Teaching children who stutter can be a difficult task. Initially, you will probably have to devote extra time and attention to the student.
With a few different teaching techniques, a child’s stuttering can improve and even be eliminated. It is very important for stuttering children to feel comfortable speaking at school because if they are not, their grades and education will suffer. It is important to expect the same quality of work out of the child who stutters as you do the rest of the class despite the child’s speech complication.
By the time children reach elementary school, it is relatively obvious to tell which children have speech impediments. Stuttering produces obvious signs of speech complications because the child often has sudden prolongation of sounds or repetition of sound. A stuttering child can become noticeably tense and frustrated when trying to speak resulting in a struggle to talk. If you suspect a child may suffer from stuttering issues you can speak to the school's speech pathologist. If you are unsure who your school's speech pathologist is The Stuttering Foundation of America offers free referrals and other information about stuttering.
Speak With the Child
Take the opportunity to speak with a child who stutters privately. Explain to the child that speaking is part of a learning process and when we learn we sometimes make mistakes. Tell the child that it is nothing to be ashamed of. It is just part of learning and with practice the mistakes can improve. By speaking with the child, you let him know that you are aware of the stuttering and you are there to support and help him.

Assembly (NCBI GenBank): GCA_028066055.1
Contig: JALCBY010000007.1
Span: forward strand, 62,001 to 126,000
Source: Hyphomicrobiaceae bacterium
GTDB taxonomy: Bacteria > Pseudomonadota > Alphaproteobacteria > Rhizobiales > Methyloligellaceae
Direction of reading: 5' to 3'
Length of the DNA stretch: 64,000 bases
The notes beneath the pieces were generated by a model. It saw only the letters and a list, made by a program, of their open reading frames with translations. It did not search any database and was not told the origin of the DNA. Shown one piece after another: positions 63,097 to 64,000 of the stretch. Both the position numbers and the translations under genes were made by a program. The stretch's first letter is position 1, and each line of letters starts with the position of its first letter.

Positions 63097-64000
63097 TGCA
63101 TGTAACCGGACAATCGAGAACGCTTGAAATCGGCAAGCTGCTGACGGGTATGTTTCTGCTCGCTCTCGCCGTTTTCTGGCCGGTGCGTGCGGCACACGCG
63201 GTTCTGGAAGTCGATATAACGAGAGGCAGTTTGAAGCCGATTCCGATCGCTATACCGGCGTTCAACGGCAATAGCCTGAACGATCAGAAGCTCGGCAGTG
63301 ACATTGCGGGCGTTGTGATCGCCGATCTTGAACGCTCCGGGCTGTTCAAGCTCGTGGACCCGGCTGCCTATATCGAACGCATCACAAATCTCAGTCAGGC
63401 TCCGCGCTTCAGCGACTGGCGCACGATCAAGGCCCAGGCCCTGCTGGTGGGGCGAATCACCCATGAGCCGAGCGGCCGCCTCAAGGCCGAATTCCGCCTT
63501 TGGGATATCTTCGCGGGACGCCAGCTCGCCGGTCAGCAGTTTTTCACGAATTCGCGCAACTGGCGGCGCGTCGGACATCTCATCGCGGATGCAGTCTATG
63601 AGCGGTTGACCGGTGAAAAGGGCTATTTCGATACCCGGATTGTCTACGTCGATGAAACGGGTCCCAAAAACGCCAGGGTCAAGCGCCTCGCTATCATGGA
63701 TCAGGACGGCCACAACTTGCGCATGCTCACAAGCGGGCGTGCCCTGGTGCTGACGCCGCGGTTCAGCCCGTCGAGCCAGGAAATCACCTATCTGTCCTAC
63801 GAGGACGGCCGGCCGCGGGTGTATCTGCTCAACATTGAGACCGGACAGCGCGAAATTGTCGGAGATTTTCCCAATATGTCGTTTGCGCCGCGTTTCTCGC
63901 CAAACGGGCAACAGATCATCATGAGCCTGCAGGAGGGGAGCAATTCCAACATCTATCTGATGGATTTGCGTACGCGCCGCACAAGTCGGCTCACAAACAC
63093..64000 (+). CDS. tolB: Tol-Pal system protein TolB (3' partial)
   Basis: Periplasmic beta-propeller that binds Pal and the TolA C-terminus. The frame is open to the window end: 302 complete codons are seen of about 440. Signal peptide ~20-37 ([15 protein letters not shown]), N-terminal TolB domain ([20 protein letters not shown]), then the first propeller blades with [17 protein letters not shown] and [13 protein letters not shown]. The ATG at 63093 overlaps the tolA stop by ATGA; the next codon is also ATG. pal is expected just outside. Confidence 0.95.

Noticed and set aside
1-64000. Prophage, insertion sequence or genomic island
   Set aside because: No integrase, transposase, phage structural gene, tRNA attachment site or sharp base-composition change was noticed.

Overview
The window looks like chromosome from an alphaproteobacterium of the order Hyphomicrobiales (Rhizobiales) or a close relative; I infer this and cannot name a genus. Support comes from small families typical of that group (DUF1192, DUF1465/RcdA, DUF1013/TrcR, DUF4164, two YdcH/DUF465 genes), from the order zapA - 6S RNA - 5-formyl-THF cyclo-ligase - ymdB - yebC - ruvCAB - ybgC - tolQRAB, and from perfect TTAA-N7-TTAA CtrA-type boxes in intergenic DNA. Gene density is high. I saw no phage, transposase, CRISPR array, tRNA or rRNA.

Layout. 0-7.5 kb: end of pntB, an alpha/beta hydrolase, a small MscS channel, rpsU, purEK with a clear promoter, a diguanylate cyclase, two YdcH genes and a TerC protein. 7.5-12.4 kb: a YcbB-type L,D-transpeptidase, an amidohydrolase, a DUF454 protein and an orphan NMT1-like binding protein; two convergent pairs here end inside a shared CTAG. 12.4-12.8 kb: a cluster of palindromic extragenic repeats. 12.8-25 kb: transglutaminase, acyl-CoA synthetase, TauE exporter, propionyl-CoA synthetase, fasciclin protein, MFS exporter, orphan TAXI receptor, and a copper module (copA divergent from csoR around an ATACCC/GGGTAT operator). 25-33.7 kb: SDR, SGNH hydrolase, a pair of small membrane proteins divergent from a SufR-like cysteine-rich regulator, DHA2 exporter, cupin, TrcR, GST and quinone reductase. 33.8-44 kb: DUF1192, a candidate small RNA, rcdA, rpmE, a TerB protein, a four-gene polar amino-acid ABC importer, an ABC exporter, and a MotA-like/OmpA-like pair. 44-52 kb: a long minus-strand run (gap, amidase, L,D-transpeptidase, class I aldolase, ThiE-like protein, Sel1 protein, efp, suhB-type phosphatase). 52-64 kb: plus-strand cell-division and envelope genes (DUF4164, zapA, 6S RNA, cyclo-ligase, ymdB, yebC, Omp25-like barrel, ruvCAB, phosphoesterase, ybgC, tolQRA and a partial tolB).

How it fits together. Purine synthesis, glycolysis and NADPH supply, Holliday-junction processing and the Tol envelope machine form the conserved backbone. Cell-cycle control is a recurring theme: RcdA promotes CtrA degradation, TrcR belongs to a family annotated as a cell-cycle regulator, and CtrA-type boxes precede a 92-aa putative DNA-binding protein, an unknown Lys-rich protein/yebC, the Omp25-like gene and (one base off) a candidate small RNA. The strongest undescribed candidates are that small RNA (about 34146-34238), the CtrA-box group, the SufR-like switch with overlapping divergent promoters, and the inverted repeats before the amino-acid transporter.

When talking to a child with a stuttering problem it is important to speak at a steady pace and pause frequently. If the child is speaking to you or others, you should not tell the child to slow down or relax because it could embarrass him and make the problem worse. Never complete sentence or words if the child seems to be having trouble, and do not talk for him.
Create a no-teasing policy in the classroom. Teasing can cause a child’s stutter to become worse. If a child has been teased, speak with him calmly and discuss ways he can properly respond if he is teased again. The child that did the teasing needs to be spoken with and told why teasing is inappropriate and the consequences if the teasing continues.
When the classroom reads aloud it can make a child stutter worse because of added tension and anticipation. Stuttering children can often read aloud without stuttering if they read in unison with another voice. When the classroom has to read aloud, use the teaching technique of allowing the children to read in pairs in unison. This eliminates the feeling of being singled out for the child that stutters and can build that child’s confidence. Practicing reading aloud at home will also improve the stuttering.
When a teacher has a child who stutters, the teacher may be reluctant to ask the child a question because of the risk of embarrassing him. With an easy teaching technique, the child will easily answer questions aloud with the rest of the class. Before beginning to ask questions, assure the class they will have as much time as they need to answer. This will relieve stress from the child who stutters. When asking the child a question, decide on a question that will require a short simple answer with few words. It is best to pick the child that stutters early when answering questions because as the child sits waiting for a turn, the anticipation and tension can build up and cause stuttering. To make speaking aloud more comfortable for the stuttering child enforce a 'listen while others are speaking' rule. This will reduce the number of interruptions.
“Notes to a Teacher: The Child Who Stutters at School" By Lisa Scott, Ph. D. 2/24/2009
“How to Help A Stuttering Child" Reviewed by John M. Goldenring, MD 1/24/08
WebMD.com: How to Help a Stuttering Child.